CHINESE consumers planning vacations are turning to the Internet in ever-growing numbers to research destinations, read reviews and then book transport and hotel rooms.
And in the coming years, China is set to be one of the fastest growing markets in online travel sales, according to a recent report by US research firm eMarketer.
It is estimated that Chinese web users will spend as much as US$48 billion on online travel by 2016, more than the other BRIC nations combined, eMarketer said.
China's online travel sales will see an annual compound growth rate of around 14.1 percent in the next five years, according to eMarketer.
The research firm also noted that the number of people in China booking vacations online remains small in comparison with the country's overall e-commerce activities.
Domestic research house iResearch suggested that the proportion of online travel bookings out of overall travel-related spending will nearly double to 11.7 percent by 2015, from 6 percent in 2011, leaving enough potential for future growth.
National Tourism Administration figures showed that China's travel market generated an income of 2.2 trillion yuan (US$352 billion) last year, and is expected to hit 3.1 trillion yuan in 2015.
As the travel industry sees a migration to online bookings, China's Internet companies are having to come up with innovations to attract and keep business. While some ideas originated from overseas companies, domestic startup firms have found unique ways to appeal to tech-savvy urban dwellers keen to find out the latest deals and looking for discount coupons.
Shanghai-based HUBS1 Interactive Corporation Ltd came up with smartphone application HotelVP in late 2011. This allows travellers to book hotel rooms at big discount after 6pm every day. HotelVP's "last-minute" model, drawing on the US-based HotelTonight, also helps hotels clear unsold inventory. Earlier this year, it expanded its service to cover daytime bookings, after receiving more than US$4 million in venture capital funding. HotelVP said it now has around 2 million registered users and is partnered with almost 10,000 domestic hotels.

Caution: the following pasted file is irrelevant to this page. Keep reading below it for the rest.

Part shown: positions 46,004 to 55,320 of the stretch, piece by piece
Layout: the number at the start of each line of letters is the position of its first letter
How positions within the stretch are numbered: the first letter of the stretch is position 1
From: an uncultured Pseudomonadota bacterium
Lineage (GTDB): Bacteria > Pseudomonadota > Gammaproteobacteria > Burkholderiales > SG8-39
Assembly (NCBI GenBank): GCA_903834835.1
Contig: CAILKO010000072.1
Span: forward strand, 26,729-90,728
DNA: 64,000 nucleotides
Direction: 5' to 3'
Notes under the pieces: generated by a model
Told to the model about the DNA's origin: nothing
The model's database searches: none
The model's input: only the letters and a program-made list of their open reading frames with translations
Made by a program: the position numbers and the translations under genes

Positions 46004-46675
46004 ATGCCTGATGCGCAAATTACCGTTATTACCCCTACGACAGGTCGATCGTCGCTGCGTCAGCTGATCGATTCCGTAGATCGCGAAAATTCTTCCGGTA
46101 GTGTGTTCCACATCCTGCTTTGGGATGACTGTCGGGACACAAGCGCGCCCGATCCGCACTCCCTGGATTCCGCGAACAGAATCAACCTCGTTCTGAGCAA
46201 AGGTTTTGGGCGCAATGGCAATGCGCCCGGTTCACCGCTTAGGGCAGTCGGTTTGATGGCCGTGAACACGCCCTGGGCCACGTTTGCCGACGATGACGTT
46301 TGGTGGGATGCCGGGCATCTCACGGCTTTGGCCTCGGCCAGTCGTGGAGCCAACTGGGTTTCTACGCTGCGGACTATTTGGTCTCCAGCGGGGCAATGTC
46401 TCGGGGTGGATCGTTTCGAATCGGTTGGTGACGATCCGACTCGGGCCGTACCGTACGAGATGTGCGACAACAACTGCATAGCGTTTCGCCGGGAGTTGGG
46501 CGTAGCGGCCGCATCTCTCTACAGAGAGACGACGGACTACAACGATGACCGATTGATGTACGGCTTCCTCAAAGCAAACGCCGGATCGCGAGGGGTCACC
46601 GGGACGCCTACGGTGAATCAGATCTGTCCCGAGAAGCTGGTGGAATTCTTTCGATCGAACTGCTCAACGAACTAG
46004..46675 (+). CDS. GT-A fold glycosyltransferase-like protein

Smart devices and mobile payment may be the buzz, but the majority of travellers make reservations and itineraries in advance.
In a recent report, iResearch said that flight tickets made up over 62 percent of China's online travel market. The remainder comprised of hotel and travel package bookings.
Ctrip, the country's leading online travel agency, started out as online agency for flight tickets and hotel bookings for business travellers more than 10 years ago. It spotted Chinese travellers had increased spending on holidays and so offered more travel packages.
At the beginning of this year, it launched a new service similar to the "name your own price" system offered by US discount travel website Priceline Negotiator. Given only limited information about a hotel's location and facilities, plus customer ratings, web users can put in bids for rooms. The precise name and address of the hotel remain a secret until a bid is accepted.
Vice president of Ctrip James Tang says the new model offers new sales channels for tens of thousands of hotels and help them manage inventory. The format also protects their brands as discount rates are not revealed in advance, he adds.
Tang says travellers are seeking personalized booking models and an increasing number of consumers are willing to try out this new approach.
And in the long run, service - whether online or off - is the core to any business selling travel products.